All About Sublimation

Subli-what? If you've been wondering about sublimation transfers, keep reading! 

No. Sublimation isn't some fancy underwater ship. It's a high tech printing process that delivers excellent results! Like a tattoo, sublimation ink actually bonds to the fibers of the shirt. 


What exactly is sublimationIn short, it's a method of printing that transfers a design into material using special ink and heat. 

It all starts with my printer. I use a Sawgrass SG-800. Sawgrass was the first to make a dedicated sublimation printer. They're the OG of sub printers, you might say. Next comes the special paper. I only use Tex-R Print paper which is specially made for Sawgrass printers. Lastly, is the ink. I only use top quality ink that is made for my printer. Sublimation ink turns into a gas when heated to high temps. This gas bonds with the closest thing to it, your fabric! Thus creating a permanent, full color image that won't fade, crack or peel. 


The Pros

By now you probably already figured out some of the pros of sublimation. First, it's a full color printer which means you won't be limited by the number of colors you can use. There's no layering (YAY!!), you'll get one copy-paper looking sheet of paper with your full design on it.

Another plus is the longevity of the design. Since the ink bonds with the shirt fibers (vs laying on top of the shirt), there is no chance of it cracking or peeling and as long as you choose the correct shirt, there's no fading. Sublimation quality is truly unmatched.

Sublimation transfers can easily be resized to fit whatever garment you choose. My printer prints a max width of 13" so just as long as it's under that, I can get it done!

Sublimation isn't just limited to clothing (although that's what I'll talk about most in this article). There are a ton of products that sublimation can be used on. Things like mugs, flags, blankets, dog accessories, basically anything that is light colored and is coated for sublimation. 

Lastly, sublimation transfers use high heat and light pressure. A heat press is recommended but not necessary. If you already own a press that is easy from a certain well known company, you can use it!

The Cons

The cons in sublimation lie mostly in the fabrics that you can use. Sublimation ink only bonds with polyester fabric. A 100% polyester shirt will yield you the best results but you can use fabric that is as low as a 65% polyester. Since sub ink only bonds with the polyester fibers, a 100% polyester shirt will show a bright design with vibrant colors; You get 100% of the the ink transferred. A 65% polyester shirt will only transfer about 65% of the ink (the ink will only bond with the percentage of polyester) so you'll get a faded, vintage look.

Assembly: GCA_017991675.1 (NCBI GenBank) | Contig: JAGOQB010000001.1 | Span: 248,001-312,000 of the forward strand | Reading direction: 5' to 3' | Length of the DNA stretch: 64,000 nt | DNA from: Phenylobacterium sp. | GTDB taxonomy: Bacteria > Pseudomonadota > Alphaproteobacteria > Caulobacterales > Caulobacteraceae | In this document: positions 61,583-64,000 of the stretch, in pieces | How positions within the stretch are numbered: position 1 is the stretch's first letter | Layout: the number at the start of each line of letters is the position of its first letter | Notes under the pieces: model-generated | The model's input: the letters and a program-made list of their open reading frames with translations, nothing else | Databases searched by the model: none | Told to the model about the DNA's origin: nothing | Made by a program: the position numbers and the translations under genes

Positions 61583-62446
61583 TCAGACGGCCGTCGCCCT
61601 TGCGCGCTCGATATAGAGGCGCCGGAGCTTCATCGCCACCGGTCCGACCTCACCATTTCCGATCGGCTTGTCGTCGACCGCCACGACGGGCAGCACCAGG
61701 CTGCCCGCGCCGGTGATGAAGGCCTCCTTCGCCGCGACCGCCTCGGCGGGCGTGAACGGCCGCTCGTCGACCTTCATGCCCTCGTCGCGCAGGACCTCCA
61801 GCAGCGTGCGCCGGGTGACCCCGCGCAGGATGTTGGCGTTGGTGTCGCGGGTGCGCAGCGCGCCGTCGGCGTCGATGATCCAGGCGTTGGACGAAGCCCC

Another con in regards to fabric choice and sublimation is that you can only use white or light colored fabrics. This is because sub printers do not print white ink. If you had a black, 100% polyester shirt and tried to press a sub transfer, nothing would show up. It would be like coloring on a black sheet of construction paper with markers. The marker is there, but you can't really see it. Hence why white or very light pastel colors are needed. 

The final con is that it can sometimes be difficult to find comfortable, non shiny, 100% polyester shirts that are light colored. 


So all this back story brings us to the good stuff: how to actually use sublimation prints. 

  • Prep: Always pre-press garment and link roll
  • Use parchment or blow out paper as needed
  • Adhere design to fabric with heat tape or heat safe adhesive spray
  • Press at 400* F/204* C
  • Press for 60 seconds
  • Use light pressure
  • Peel HOT


After you press your design, 


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